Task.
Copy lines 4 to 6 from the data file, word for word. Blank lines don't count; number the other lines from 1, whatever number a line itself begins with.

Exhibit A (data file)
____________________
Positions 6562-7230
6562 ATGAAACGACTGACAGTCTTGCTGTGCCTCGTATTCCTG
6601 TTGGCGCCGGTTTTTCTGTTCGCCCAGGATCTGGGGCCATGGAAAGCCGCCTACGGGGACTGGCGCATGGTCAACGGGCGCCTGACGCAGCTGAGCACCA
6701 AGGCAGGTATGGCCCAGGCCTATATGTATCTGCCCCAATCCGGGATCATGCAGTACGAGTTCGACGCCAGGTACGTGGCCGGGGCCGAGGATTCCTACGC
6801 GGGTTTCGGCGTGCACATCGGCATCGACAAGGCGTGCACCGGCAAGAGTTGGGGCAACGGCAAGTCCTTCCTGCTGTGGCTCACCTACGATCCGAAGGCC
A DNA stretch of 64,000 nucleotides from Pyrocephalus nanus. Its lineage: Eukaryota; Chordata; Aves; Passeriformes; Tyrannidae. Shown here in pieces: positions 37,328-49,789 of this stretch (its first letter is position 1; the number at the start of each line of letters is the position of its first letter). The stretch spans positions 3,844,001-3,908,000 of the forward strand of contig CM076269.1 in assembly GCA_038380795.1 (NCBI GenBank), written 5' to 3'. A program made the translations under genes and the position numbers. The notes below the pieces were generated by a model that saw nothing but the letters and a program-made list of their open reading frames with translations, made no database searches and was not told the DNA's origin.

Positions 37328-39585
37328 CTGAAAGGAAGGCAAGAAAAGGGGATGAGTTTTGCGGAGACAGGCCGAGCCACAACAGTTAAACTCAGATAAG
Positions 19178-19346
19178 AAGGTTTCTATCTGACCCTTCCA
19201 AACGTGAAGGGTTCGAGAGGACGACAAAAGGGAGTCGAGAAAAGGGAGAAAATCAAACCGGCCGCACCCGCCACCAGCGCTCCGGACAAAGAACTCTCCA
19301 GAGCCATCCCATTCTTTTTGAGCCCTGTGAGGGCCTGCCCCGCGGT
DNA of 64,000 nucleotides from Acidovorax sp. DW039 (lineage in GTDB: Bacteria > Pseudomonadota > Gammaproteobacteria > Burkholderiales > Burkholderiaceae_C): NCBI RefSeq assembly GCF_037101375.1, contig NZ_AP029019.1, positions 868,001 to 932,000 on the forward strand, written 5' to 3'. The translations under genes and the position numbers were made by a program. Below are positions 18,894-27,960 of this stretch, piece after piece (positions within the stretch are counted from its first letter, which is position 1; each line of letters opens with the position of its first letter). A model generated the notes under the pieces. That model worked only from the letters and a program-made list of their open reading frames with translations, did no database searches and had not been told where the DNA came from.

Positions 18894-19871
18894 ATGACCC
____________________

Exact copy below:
6701 AGGCAGGTATGGCCCAGGCCTATATGTATCTGCCCCAATCCGGGATCATGCAGTACGAGTTCGACGCCAGGTACGTGGCCGGGGCCGAGGATTCCTACGC
6801 GGGTTTCGGCGTGCACATCGGCATCGACAAGGCGTGCACCGGCAAGAGTTGGGGCAACGGCAAGTCCTTCCTGCTGTGGCTCACCTACGATCCGAAGGCC
A DNA stretch of 64,000 nucleotides from Pyrocephalus nanus. Its lineage: Eukaryota; Chordata; Aves; Passeriformes; Tyrannidae. Shown here in pieces: positions 37,328-49,789 of this stretch (its first letter is position 1; the number at the start of each line of letters is the position of its first letter). The stretch spans positions 3,844,001-3,908,000 of the forward strand of contig CM076269.1 in assembly GCA_038380795.1 (NCBI GenBank), written 5' to 3'. A program made the translations under genes and the position numbers. The notes below the pieces were generated by a model that saw nothing but the letters and a program-made list of their open reading frames with translations, made no database searches and was not told the DNA's origin.